First, the mind goes. It goes slowly.
So slow it is near imperceptible.
A subtle change in routine,
in speech patterns, in one’s bathing
schedule. Then the eyes change.
The gloss overtakes the eyes.
The gloss as if one has encountered
what they believe to be God. Then
acceptance. This is who we are now.
We pass it on. We wait. We quiet.
We remember quietly. The thud
of the body when it finally gives out
like the mind. How it falls quickly.
Suddenly. The body’s resurrection.
How it converses with the men
who’ve come to take it away. How
it sits up, pushes a cigarette between
its gums, blows smoke into its glossy
eyes. We question what the eyes know.
We question truth. We question the mind,
which goes first, we know. First,
the heart goes, too, sometimes. A missing
chromosome—deleted. Holes form. It leaks.
Makes a pool of the body. We become
many things. Many things at many times,
but always pools, always the glossy sheen
riding the water’s surface like skin.
We’ve become skin. It has become us
before we could become it. It has colored
the mind. First, there is color. Pink gums
mashing hog maws cooked in a slimy pot.
Pink gums mouthing words to an invisible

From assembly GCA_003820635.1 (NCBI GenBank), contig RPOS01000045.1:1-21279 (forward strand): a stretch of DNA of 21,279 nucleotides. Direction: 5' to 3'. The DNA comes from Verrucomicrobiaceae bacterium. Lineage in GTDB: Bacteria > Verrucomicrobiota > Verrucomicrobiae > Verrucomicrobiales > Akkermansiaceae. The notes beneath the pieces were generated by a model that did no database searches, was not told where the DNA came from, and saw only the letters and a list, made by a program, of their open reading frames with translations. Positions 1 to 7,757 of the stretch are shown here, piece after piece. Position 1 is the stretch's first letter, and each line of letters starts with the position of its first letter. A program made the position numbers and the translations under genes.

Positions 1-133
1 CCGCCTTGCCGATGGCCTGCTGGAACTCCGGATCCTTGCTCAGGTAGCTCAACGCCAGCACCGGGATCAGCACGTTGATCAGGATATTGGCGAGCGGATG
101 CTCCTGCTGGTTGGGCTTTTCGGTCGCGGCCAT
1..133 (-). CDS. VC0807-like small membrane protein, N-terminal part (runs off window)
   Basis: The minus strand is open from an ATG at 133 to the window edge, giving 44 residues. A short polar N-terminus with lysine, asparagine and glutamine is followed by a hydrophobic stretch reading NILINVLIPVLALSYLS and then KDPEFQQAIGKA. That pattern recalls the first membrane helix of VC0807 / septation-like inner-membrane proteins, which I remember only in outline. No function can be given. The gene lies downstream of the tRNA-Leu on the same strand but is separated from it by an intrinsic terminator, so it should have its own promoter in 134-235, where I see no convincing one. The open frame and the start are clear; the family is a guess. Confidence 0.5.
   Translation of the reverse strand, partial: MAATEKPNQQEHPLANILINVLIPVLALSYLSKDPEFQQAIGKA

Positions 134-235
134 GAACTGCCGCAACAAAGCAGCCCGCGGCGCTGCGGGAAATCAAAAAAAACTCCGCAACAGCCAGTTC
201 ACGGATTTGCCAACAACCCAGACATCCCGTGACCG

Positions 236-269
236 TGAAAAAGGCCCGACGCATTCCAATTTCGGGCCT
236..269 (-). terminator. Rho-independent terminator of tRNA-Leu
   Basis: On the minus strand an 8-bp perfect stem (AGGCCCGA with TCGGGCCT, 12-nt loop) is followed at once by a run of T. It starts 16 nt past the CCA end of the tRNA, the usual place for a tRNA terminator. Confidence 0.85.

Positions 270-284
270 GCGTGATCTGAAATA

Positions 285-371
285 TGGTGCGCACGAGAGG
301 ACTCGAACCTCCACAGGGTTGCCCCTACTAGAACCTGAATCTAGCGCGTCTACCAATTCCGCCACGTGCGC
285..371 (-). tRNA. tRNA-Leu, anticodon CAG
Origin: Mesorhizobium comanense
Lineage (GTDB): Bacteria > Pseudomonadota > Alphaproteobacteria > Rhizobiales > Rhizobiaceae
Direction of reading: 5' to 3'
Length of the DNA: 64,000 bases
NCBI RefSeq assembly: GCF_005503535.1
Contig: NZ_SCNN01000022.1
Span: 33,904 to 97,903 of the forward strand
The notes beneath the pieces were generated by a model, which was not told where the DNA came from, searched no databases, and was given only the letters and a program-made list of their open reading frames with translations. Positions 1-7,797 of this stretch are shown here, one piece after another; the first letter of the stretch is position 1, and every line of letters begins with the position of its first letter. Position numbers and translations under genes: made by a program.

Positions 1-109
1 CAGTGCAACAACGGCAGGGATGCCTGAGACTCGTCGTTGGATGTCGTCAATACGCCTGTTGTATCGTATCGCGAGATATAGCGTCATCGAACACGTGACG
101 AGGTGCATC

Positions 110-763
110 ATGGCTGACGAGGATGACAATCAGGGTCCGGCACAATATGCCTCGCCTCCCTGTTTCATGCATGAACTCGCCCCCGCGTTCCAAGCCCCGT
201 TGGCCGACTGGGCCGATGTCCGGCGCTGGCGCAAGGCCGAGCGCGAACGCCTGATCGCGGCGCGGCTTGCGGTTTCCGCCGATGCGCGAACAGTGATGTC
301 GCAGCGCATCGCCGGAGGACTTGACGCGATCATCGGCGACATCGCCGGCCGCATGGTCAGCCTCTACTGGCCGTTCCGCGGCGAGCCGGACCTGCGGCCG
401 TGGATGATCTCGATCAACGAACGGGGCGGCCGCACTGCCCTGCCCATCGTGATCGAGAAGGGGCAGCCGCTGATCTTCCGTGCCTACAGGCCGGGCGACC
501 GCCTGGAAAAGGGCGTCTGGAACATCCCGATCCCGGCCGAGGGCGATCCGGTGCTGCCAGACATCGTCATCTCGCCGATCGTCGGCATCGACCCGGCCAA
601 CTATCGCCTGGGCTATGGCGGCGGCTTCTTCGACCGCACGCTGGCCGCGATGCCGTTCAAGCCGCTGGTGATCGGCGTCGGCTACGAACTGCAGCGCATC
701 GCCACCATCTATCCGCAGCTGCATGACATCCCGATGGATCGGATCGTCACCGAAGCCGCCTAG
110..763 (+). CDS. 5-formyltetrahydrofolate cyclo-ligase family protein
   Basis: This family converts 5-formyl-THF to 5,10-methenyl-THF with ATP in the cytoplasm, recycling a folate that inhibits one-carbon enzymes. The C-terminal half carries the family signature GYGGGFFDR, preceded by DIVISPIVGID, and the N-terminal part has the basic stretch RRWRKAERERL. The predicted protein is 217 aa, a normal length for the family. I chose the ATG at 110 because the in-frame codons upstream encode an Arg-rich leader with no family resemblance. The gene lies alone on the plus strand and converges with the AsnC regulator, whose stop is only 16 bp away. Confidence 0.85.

man. Pink, glossy words of prayer. We’ve
become prayer. A primitive language.
We speak and it is so.
knives brandished / police threats /
bail refund check / to buy back
forgiveness / glass shards picked
from knuckles / silence ensued /
little naps plucked from my face /
until it bled / didn’t eat / couldn’t sleep /
brother’s screams / body slammed
on the wall / of the pink bathroom /
back broken in half / by the towel rack /
body lifted / just so / by the neck /
as if to levitate / as if to make of him
a ghost/ primordial / ethereal / rat terrier
barking / at their ankles / heirloom
preserved / exposed / blood calling /
the house phone / ripped out the wall /
a chasm opened / the wrong shade
of white / to cover it.
The very look of it made me thirsty
We never learned to see the miraculous, only to wait for it.
We loved the waiting, made a festival of it, a weeks-long party
every equinox with woodwinds-only music and leavened bread
baked in ovens we built in the ground. Each night,
we’d get on our knees and pray for the healing
not to come so we could wait a little longer. Our prayers
were always answered. Always affirmative. There were always figs,
which grew like manna, though we knew it was just nature,
the way I knew it was just nature before I journeyed here,
when my grandma’s body shriveled like a plum left in the sun.
I watched my body shrivel up, too, hoping this would protect me.
No one believed me when I got here, thought I was always this frail,
this fractured. They fed me figs, welcomed me in,
though with a wary eye, which didn’t bother me. I was used to it.
I’ve always been a site of suspicion.